Jupiter Looms as Juno Approaches July 4th Arrival
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The Juno spacecraft has been in the gravitational embrace of the planet Jupiter for a month now, and is quickly approaching the moment it will ignite its thrusters, and enter into orbit over Jupiter’s poles. Juno may have some very interesting things to see, if aurorae spied by the Hubble Space Telescope in recent weeks continue to swirl around Jupiter’s north pole. Follow Juno on July 4 — Orbit Insertion Day: Noon EDT — Pre-orbit insertion briefing at JPL 10:30 p.m. EDT — Orbit insertion and NASA TV commentary begin 1:00 a.m. EDT on July 5 — Post-orbit insertion briefing at JPL Watch all of these events online, at: http://www.nasa.gov/nasatv http://www.ustream.tv/nasa http://www.ustream.tv/nasajpl2 Learn more about the Juno: http://www.nasa.gov/mission_pages/juno … Continue reading

Across the Universe: Forbidden Transitions
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This column was first published in The Tablet in February 2011 Earlier this month [2011], NASA satellites observed a set of flares on the surface of the Sun and predicted that glorious aurorae would soon be visible – a rare sight anywhere in Europe south of Scandinavia. But that was the week I was visiting my brother in northern Michigan, so I resolved to take a moment to look for them. The Northern Lights are a marvelous sight. The easiest to see are sheets of light in the northern sky, moving like curtains in the wind. If they’re bright enough, you can see colors, mostly green, swirling like a light show at a 60’s rock concert. The science behind them is equally fascinating. Electrons and protons burst from the Sun in explosions of an expanding plasma as large as planet Earth. Hot enough to overcome the Sun’s gravity, as they move from the Sun they feel even less gravity; they move further, move … Continue reading

Aurorae and a Possible Saint
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The most recent issue of the Jesuit e-News (the electronic replacement for the National Jesuit News paper) contained a fascinating little note about the beginnings of a movement to begin the process of sainthood for Black Elk, the famous Lakota holy man: A New Native American Saint? Native American laypeople along with Jesuit, diocesan and Episcopalian clergy recently met at Marquette University to discuss furthering the canonization process for the great Lakota (Sioux) holy man and lay catechist, Nicholas Black Elk (1863-1950). Baptized in 1904 by German-born Father Joseph Lindebner, SJ, Black Elk was a revered catechist among his people on the Pine Ridge Reservation in South Dakota. However, his Catholic identity was not known until 1994 when Jesuit anthropologist Father Michael Steltenkamp wrote “Black Elk: Holy Man of the Oglala.” Jesuits in Native American ministry hope Black Elk’s canonization will follow that of Kateri Tekakwitha, named the first Native American saint in 2012. A petition calling for Black Elk’s … Continue reading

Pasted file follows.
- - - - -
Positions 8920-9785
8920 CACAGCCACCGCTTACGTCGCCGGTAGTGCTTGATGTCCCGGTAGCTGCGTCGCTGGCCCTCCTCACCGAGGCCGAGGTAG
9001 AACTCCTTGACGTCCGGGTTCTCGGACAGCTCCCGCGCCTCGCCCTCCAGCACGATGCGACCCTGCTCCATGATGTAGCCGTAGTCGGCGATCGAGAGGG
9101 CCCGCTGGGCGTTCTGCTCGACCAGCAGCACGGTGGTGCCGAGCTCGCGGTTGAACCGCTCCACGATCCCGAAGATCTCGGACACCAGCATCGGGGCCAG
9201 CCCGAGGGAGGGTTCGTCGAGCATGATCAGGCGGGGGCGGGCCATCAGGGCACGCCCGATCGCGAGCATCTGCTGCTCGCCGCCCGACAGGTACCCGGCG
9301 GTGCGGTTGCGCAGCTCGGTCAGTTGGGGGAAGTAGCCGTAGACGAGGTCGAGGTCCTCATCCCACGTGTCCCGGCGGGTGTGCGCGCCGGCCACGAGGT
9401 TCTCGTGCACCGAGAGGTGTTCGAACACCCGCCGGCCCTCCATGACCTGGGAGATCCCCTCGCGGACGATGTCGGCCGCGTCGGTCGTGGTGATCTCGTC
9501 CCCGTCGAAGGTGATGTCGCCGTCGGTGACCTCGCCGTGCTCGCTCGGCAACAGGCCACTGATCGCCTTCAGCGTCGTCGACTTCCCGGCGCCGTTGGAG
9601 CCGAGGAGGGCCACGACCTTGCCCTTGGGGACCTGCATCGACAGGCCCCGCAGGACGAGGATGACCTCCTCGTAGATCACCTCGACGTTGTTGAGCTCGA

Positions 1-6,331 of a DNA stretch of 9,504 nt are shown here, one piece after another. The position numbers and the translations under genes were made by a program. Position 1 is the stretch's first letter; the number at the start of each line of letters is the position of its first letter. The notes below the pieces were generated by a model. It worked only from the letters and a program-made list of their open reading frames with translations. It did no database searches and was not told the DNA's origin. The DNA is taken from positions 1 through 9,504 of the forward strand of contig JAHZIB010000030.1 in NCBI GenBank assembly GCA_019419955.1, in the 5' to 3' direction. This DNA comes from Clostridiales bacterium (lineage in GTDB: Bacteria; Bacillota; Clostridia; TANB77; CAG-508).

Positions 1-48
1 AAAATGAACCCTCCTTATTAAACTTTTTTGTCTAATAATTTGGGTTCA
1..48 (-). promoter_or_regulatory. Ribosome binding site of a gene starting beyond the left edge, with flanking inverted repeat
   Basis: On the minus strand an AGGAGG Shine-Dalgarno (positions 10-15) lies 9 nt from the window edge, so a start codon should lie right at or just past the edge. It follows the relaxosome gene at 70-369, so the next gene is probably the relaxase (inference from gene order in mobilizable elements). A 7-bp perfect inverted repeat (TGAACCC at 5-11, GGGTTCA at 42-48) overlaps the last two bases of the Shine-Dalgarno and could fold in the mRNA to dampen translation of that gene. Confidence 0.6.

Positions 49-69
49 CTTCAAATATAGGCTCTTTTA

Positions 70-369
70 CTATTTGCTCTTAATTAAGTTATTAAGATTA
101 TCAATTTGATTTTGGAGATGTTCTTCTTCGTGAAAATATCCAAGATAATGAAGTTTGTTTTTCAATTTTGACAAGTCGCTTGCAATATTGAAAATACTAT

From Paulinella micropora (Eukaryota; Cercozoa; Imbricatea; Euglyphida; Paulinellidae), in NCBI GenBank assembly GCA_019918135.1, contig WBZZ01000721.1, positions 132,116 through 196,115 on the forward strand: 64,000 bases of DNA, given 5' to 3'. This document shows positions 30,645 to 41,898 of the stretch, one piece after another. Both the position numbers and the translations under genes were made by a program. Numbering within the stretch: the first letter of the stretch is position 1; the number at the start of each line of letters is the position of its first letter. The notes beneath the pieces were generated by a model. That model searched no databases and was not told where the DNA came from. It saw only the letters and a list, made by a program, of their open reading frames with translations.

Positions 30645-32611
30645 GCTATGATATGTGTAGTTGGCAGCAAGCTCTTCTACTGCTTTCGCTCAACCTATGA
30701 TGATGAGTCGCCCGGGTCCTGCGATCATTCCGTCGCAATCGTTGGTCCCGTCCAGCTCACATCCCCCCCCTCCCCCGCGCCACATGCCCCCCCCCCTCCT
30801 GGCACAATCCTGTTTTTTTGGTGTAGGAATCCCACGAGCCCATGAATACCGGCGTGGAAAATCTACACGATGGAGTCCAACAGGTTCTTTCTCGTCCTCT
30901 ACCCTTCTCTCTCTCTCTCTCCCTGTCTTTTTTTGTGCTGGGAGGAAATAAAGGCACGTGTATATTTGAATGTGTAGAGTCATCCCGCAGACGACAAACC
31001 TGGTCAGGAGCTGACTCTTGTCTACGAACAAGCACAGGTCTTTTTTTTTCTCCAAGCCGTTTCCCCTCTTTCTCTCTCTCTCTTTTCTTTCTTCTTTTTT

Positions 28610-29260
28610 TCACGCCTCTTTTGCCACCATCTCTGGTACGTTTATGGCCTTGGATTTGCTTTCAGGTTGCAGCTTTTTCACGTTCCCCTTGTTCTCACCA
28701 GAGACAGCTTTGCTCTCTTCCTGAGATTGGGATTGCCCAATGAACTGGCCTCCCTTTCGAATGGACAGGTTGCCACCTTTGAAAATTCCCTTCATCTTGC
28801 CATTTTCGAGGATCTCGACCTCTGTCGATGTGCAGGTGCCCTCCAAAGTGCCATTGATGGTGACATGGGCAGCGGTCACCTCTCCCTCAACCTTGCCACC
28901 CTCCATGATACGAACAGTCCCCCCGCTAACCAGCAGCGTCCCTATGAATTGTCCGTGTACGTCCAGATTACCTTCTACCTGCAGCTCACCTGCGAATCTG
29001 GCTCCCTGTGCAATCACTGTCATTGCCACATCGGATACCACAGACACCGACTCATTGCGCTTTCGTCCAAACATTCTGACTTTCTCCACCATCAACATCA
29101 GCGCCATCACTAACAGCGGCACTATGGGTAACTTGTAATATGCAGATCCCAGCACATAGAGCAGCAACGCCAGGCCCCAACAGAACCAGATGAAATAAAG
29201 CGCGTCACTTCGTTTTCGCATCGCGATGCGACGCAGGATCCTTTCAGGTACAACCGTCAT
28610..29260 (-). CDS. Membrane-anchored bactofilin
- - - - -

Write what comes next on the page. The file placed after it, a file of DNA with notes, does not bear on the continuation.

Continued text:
Beneath the Aurora Borealis
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I have seen the Northern Lights in Naperville, Illinois.  Sort of. Not long ago, at a meeting of the Naperville Astronomical Association, I attended a terrific talk by Dr. José Salgado of the Adler Planetarium.   He began by describing a series of astronomy films he and the Adler have made.  Each film has been set to music in a live summertime outdoor performance by an orchestra in downtown Chicago. For his next film in the “Science and Symphony” series, Dr. Salgado wanted to capture the Northern Lights.  The colorful glow of the Aurora Borealis is rarely seen in Chicago.  It’s much more common at higher latitudes, since the Earth’s northern “auroral oval” is a ring, thousands of kilometers across, approximately centered on the North Magnetic Pole.  (There’s another one in the south, but the Antarctic is much less convenient to visit.) So he packed up a lot of camera equipment and flew to Yellowknife, in Canada’s Northwest Territories.  It’s a … Continue reading

MAVEN Detects Aurora and Mysterious Cloud of Dust Around Mars
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NASA’s Mars Atmosphere and Volatile Evolution (MAVEN) spacecraft has observed two unexpected phenomena in the Martian atmosphere: an unexplained high-altitude dust cloud and aurora that reaches deep into the Martian atmosphere. The presence of the dust at orbital altitudes from about 93 miles (150 kilometers) to 190 miles (300 kilometers) above the surface was not predicted. Although the source and composition of the dust are unknown, there is no hazard to MAVEN and other spacecraft orbiting Mars. “If the dust originates from the atmosphere, this suggests we are missing some fundamental process in the Martian atmosphere,” said Laila Andersson of the University of Colorado’s Laboratory for Atmospherics and Space Physics (CU LASP), Boulder, Colorado. The cloud was detected by the spacecraft’s Langmuir Probe and Waves (LPW) instrument, and has been present the whole time MAVEN has been in operation. It is unknown if the cloud is a temporary phenomenon or something long lasting. The cloud density is greatest at lower … Continue reading